Drake – Look What You've Done (31,331 plays)

easyluckyyfree:

Look What You’ve Done - Drake

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carminagf:

Alice. 1877. Henry Tanworth Wells

carminagf:

Alice. 1877. Henry Tanworth Wells

(via martyred)

"How strange it is. We have these deep terrible lingering fears about ourselves and the people we love. Yet we walk around, talk to people, eat and drink. We manage to function. The feelings are deep and real. Shouldn’t they paralyze us? How is it we can survive them, at least for a little while? We drive a car, we teach a class. How is it no one sees how deeply afraid we were, last night, this morning? Is it something we all hide from each other, by mutual consent? Or do we share the same secret without knowing it? Wear the same disguise?"

Don DeLillo, White Noise  (via wiltedbones)

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diamondpop:

image

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popculturediedin2009:

Kim out shopping in Los Angeles, July 2008

popculturediedin2009:

Kim out shopping in Los Angeles, July 2008

(via cuntroversy)

katsv:

Victorian fairy painting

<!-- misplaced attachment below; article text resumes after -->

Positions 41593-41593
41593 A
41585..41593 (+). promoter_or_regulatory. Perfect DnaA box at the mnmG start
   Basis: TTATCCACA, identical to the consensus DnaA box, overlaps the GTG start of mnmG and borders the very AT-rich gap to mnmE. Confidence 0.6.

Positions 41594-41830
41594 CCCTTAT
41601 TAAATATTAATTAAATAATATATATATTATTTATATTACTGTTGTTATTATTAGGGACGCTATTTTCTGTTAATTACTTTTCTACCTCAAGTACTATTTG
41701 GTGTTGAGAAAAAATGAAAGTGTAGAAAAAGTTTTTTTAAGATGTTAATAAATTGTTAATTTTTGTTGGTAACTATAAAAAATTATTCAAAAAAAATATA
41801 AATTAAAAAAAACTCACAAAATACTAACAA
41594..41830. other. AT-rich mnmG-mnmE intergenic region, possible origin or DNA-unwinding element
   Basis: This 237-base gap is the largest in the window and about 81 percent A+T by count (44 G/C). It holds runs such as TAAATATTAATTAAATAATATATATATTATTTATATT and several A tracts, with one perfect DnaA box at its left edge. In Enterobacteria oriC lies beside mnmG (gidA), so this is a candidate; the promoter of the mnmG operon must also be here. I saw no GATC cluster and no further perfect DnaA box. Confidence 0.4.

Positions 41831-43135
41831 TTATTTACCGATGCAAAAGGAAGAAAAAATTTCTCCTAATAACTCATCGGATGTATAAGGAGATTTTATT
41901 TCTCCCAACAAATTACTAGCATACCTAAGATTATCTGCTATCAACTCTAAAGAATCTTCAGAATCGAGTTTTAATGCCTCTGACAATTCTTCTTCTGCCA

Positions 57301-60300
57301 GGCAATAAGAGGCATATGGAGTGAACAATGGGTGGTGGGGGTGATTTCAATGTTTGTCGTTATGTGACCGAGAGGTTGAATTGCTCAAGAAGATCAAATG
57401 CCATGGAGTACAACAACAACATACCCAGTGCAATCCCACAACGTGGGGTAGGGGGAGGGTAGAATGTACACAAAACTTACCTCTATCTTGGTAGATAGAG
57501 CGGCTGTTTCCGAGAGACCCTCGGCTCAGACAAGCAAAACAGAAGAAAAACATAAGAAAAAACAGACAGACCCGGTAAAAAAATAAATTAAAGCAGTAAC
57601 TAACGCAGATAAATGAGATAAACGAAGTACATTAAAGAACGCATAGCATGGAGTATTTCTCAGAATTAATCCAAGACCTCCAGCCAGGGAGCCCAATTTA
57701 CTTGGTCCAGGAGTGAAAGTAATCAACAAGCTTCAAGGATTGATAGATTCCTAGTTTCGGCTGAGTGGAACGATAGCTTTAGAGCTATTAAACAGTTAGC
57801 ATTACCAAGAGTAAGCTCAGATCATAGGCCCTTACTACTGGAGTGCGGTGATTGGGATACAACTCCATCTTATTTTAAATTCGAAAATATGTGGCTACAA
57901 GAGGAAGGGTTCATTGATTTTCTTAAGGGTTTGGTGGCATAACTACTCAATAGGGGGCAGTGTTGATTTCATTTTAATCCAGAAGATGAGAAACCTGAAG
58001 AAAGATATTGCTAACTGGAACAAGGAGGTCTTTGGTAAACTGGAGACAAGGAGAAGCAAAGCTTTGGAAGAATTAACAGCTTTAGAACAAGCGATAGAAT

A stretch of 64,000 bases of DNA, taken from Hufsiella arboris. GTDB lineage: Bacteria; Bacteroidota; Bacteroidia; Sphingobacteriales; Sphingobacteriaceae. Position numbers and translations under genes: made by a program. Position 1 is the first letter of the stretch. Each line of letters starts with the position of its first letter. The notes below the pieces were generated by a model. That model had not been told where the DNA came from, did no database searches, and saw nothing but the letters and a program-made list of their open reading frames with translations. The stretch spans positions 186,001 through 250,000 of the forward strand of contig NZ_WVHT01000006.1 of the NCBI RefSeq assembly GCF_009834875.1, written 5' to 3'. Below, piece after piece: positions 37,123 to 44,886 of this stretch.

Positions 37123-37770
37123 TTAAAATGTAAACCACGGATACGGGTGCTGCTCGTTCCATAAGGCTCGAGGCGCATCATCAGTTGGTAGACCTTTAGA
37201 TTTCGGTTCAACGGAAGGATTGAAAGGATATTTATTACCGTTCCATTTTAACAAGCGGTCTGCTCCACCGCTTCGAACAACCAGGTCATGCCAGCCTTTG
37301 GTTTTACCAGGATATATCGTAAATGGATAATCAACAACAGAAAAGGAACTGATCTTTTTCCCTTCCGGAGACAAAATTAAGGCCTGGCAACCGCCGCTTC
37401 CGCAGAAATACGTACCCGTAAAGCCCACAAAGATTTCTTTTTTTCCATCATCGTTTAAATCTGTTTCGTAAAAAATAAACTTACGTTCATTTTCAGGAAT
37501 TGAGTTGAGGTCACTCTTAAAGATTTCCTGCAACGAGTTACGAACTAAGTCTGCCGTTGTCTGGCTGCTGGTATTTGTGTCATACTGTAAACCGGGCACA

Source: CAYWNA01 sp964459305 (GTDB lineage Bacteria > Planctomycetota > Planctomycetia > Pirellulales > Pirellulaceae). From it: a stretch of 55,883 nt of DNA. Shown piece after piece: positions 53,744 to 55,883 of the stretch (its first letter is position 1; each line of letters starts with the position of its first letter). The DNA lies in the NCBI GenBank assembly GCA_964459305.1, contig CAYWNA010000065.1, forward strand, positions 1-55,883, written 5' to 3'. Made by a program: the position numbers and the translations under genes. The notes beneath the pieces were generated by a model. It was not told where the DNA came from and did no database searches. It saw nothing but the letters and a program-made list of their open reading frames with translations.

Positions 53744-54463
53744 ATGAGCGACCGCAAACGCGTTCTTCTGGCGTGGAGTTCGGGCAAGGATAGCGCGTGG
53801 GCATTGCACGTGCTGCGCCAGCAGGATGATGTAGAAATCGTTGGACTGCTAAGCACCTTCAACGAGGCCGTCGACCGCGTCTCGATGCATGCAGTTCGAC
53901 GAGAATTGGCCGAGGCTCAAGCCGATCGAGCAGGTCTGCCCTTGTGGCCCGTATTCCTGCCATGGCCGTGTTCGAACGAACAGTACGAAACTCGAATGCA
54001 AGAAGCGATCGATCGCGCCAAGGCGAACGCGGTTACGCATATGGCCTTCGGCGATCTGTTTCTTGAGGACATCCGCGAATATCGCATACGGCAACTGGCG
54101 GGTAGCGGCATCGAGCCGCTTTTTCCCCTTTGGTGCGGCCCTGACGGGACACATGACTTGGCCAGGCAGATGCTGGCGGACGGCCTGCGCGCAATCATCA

'Fairy painting, particularly when produced in its Golden Age, between 1840 and 1870, is a peculiarly British contribution to the development of Romanticism. […] As modern industrial progress engulfed the English countryside, the Victorians embraced belief in fairies as a reaction to the disenchantment of the world […] Fairy painting is the visual evidence of a spectrum of mid-19th-century preoccupations: nationalism, antiquarianism, exploration, anthropology, the dismantling of religious belief and, crucially, the emergence of spiritualism.’ Jeremy Maas and others, Victorian Fairy Paintingexhib. catalogue (Royal Academy of Arts: Merrell Holberton, London, 1998)

John Anster Fitzgerald (1823-1906), The Fairy’s Barque, 1860
John Anster Fitzgerald, Fairy Hordes Attacking a Bat, date unknown
Richard Dadd (1817-1886), Titania Sleeping, 1841
Joseph Noel Paton (1821-1901), The Reconciliation of Oberon and Titania, 1847
Edwin Landseer (1802-1873), Scene from ‘A Midsummer Night’s Dream’, Titania and Bottom, 1848-51
Richard Doyle (1824-1883), ‘The Triumphal March of the Elf King’, from In Fairyland, or Pictures from the Elf World, 1869

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"Terrence Malick’s new film is a form of prayer. It created within me a spiritual awareness, and made me more alert to the awe of existence. It functions to pull us back from the distractions of the moment, and focus us on mystery and gratitude."

-Roger Ebert

(Source: terrymalicks, via terrymalicks)

oldflorida:

Class assembled in front of a thatched one-room school building, 1890s, State Archives of Florida

oldflorida:

Class assembled in front of a thatched one-room school building, 1890s, State Archives of Florida

(Source: literallysame, via christophwaltz)